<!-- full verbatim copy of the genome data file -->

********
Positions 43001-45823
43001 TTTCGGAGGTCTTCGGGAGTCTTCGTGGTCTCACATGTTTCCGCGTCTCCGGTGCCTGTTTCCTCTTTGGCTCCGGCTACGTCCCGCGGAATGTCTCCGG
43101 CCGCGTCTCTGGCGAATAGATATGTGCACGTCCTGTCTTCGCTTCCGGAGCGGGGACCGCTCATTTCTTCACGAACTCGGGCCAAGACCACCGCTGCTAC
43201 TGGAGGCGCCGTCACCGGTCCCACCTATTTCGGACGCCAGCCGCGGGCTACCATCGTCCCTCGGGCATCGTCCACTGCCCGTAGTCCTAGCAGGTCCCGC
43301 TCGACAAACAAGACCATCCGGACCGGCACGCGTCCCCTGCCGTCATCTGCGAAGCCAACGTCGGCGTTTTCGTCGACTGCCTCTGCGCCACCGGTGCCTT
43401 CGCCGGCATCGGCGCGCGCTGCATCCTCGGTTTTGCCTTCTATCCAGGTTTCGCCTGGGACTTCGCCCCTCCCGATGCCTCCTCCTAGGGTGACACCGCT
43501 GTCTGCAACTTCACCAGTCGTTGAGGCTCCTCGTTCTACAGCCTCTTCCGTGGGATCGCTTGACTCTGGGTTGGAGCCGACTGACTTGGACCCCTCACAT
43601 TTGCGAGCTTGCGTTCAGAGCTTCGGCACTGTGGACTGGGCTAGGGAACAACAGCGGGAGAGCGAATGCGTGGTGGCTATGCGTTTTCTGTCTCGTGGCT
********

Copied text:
Positions 43001-45823
43001 TTTCGGAGGTCTTCGGGAGTCTTCGTGGTCTCACATGTTTCCGCGTCTCCGGTGCCTGTTTCCTCTTTGGCTCCGGCTACGTCCCGCGGAATGTCTCCGG
43101 CCGCGTCTCTGGCGAATAGATATGTGCACGTCCTGTCTTCGCTTCCGGAGCGGGGACCGCTCATTTCTTCACGAACTCGGGCCAAGACCACCGCTGCTAC
43201 TGGAGGCGCCGTCACCGGTCCCACCTATTTCGGACGCCAGCCGCGGGCTACCATCGTCCCTCGGGCATCGTCCACTGCCCGTAGTCCTAGCAGGTCCCGC
43301 TCGACAAACAAGACCATCCGGACCGGCACGCGTCCCCTGCCGTCATCTGCGAAGCCAACGTCGGCGTTTTCGTCGACTGCCTCTGCGCCACCGGTGCCTT
43401 CGCCGGCATCGGCGCGCGCTGCATCCTCGGTTTTGCCTTCTATCCAGGTTTCGCCTGGGACTTCGCCCCTCCCGATGCCTCCTCCTAGGGTGACACCGCT
43501 GTCTGCAACTTCACCAGTCGTTGAGGCTCCTCGTTCTACAGCCTCTTCCGTGGGATCGCTTGACTCTGGGTTGGAGCCGACTGACTTGGACCCCTCACAT
43601 TTGCGAGCTTGCGTTCAGAGCTTCGGCACTGTGGACTGGGCTAGGGAACAACAGCGGGAGAGCGAATGCGTGGTGGCTATGCGTTTTCTGTCTCGTGGCT